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Codeine/Guaifenesin Related Skin Discoloration

Homayoun L Daneschvar1*, Gerald W Smetana2
  1. Harvard Medical School, Division of General Medicine and Primary Care, Beth Israel Deaconess Medical Center/Shapiro 621C | 330 Brookline Ave, Boston
  2. Harvard Medical School, Division of General Medicine and Primary Care, Beth Israel Deaconess Medical Center, Boston, MA 02215; Tel: 617-754-9600; Fax: 617- 667-8665; Email: [email protected] bidmc.harvard.edu
Corresponding Author: Homayoun L Daneschvar,Homayoun L Daneschvar (MD) Instructor in Medicine, Harvard Medical School, Division of General Medicine and Primary Care, Beth Israel Deaconess Medical Center/ Shapiro 621C | 330 Brookline Ave, Boston, MA 02215.Tel: 617-754-9600; Fax: 617- 667-8665E-mail: [email protected]
Received: October 23, 2015;Accepted:November 24, 2015; Published: November 30, 2015
 

Abstract

A 50 year-old patient presented with brownish discoloration of both hands including his nails. Five days earlier, he was diagnosed with viral bronchitis and started on codeine/guaifenesin. The following day, he noticed peeling of the skin on his left hand. Subsequently, he stopped taking the medication. The peeling of the skin improved within 2 days. Beginning on the third day after the new medication, he noticed brownish discoloration of his hands including his nails. He returned for further evaluation. Review of systems was negative and he otherwise felt well. His only past medical history was that of clostridium difficile enteritis after being prescribed an antibiotic 10 months earlier. His blood work was negative for any signs of infection, liver or kidney issues and his urine was clean.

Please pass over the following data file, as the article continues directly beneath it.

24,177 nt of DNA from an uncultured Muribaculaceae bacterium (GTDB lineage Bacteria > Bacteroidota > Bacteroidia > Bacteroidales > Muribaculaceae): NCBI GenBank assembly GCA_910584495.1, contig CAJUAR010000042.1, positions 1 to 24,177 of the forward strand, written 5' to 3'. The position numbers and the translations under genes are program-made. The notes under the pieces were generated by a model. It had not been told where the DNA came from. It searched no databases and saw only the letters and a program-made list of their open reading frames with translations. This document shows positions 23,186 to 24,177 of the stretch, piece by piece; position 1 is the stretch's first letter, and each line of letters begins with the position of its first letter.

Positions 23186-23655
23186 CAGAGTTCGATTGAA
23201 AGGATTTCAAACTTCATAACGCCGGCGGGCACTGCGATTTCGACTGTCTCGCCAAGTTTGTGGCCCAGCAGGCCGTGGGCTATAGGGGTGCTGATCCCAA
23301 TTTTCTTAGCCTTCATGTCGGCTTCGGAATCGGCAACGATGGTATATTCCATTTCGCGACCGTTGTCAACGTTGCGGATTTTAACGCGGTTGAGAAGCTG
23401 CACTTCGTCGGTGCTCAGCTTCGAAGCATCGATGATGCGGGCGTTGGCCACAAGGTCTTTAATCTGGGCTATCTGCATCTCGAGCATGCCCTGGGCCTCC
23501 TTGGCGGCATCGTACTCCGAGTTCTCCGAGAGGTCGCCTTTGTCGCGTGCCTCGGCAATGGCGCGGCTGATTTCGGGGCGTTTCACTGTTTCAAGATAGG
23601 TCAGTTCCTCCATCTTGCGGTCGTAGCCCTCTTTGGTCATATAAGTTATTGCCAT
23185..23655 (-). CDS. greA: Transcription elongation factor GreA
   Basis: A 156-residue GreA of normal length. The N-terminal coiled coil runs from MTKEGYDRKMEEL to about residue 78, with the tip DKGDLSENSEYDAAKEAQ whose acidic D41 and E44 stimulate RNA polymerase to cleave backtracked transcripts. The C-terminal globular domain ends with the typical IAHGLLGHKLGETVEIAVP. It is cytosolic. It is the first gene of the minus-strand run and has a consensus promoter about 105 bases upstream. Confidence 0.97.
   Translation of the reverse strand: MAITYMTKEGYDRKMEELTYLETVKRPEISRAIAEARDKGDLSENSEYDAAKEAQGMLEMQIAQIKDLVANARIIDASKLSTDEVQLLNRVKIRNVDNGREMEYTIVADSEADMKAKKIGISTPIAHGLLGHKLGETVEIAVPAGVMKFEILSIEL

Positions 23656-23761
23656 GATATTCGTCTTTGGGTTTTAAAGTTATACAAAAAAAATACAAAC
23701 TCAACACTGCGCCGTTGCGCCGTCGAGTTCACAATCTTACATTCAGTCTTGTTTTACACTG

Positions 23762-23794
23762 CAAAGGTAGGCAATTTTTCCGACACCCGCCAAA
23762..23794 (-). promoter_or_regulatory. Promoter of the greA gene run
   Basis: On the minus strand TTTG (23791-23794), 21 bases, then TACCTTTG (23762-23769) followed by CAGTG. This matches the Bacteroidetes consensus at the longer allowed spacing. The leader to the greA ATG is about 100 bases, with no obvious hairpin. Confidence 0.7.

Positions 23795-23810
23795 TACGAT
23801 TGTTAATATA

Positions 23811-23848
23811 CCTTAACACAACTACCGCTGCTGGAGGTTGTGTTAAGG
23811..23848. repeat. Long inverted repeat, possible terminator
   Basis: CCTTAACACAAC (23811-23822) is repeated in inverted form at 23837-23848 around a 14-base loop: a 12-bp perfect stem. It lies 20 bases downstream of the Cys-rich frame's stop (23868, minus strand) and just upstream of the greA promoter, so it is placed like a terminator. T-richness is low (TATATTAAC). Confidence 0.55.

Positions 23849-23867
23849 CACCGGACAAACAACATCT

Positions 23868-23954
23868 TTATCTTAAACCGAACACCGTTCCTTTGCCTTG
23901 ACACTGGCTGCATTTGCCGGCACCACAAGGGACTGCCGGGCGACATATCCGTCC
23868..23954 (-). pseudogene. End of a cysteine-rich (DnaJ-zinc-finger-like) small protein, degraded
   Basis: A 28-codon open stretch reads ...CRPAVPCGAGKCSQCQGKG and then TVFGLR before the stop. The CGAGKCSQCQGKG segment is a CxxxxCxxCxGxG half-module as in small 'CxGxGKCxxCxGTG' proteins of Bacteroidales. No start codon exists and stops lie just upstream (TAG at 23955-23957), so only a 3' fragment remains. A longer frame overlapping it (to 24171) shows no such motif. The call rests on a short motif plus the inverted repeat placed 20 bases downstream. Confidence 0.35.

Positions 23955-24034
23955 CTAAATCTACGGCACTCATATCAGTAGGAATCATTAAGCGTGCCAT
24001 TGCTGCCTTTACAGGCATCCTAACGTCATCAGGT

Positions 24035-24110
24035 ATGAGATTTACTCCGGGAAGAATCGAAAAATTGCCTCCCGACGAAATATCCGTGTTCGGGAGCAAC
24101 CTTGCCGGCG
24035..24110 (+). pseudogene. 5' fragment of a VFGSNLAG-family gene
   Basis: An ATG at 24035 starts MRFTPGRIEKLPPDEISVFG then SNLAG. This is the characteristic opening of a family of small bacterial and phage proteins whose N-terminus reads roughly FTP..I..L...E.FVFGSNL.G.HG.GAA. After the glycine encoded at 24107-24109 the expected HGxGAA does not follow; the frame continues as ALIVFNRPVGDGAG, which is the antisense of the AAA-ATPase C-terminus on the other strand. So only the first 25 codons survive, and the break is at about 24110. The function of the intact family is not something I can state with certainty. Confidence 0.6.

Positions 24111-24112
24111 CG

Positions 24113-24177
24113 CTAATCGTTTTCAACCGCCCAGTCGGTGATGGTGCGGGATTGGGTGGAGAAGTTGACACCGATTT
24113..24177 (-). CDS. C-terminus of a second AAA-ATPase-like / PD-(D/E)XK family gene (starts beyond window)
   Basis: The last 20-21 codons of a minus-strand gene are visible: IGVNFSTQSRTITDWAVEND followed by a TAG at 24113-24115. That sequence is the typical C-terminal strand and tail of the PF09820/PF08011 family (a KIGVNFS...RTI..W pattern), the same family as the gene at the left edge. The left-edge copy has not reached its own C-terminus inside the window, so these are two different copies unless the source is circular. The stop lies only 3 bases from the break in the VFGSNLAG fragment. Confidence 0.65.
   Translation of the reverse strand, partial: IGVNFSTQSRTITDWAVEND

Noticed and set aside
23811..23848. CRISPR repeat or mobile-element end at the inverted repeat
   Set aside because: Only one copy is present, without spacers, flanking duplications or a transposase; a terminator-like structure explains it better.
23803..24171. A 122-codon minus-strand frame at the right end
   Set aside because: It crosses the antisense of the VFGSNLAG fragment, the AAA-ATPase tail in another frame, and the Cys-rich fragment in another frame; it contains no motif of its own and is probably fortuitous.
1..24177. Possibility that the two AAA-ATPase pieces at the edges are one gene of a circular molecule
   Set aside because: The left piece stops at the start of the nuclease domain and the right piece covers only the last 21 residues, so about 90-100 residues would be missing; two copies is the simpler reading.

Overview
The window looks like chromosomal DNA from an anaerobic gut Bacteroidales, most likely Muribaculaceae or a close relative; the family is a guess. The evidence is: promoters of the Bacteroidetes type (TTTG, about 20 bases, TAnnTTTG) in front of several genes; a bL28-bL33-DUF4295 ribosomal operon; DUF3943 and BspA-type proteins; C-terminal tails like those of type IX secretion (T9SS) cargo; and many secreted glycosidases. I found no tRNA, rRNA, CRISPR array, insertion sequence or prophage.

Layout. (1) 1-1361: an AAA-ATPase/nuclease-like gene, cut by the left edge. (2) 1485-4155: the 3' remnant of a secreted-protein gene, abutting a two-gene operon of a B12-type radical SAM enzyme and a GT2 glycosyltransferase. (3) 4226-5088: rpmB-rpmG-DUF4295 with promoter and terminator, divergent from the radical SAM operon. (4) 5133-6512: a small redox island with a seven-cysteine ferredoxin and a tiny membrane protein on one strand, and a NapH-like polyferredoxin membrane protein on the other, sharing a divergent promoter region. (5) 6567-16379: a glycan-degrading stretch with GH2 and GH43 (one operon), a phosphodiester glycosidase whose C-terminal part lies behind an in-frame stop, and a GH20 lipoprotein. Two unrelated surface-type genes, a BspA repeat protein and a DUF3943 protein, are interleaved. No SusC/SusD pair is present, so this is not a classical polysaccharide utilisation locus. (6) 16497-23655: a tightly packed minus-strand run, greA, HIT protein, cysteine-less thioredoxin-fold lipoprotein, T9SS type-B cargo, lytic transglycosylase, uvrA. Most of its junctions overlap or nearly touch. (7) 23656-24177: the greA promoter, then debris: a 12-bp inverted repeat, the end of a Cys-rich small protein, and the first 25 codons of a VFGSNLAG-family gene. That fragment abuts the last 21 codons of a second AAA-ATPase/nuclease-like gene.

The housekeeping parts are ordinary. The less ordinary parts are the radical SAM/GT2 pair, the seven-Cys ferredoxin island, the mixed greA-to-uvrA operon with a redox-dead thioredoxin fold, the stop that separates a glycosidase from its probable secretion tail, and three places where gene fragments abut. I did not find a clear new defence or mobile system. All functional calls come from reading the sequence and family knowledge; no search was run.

A 50 year-old patient presented with brownish discoloration of both hands including his nails. Five days earlier, he was diagnosed with viral bronchitis and started on codeine/guaifenesin. The following day, he noticed peeling of the skin on his left hand. Subsequently, he stopped taking the medication. The peeling of the skin improved within 2 days. Beginning on the third day after the new medication, he noticed brownish discoloration of his hands including his nails. He returned for further evaluation. Review of systems was negative and he otherwise felt well. His only past medical history was that of clostridium difficile enteritis after being prescribed an antibiotic 10 months earlier. His blood work was negative for any signs of infection, liver or kidney issues and his urine was clean.
It was suggested to avoid guaifenesin/codeine and to limit sun exposure. The skin discoloration resolved 8 weeks after the codeine/guaifenesin was stopped.
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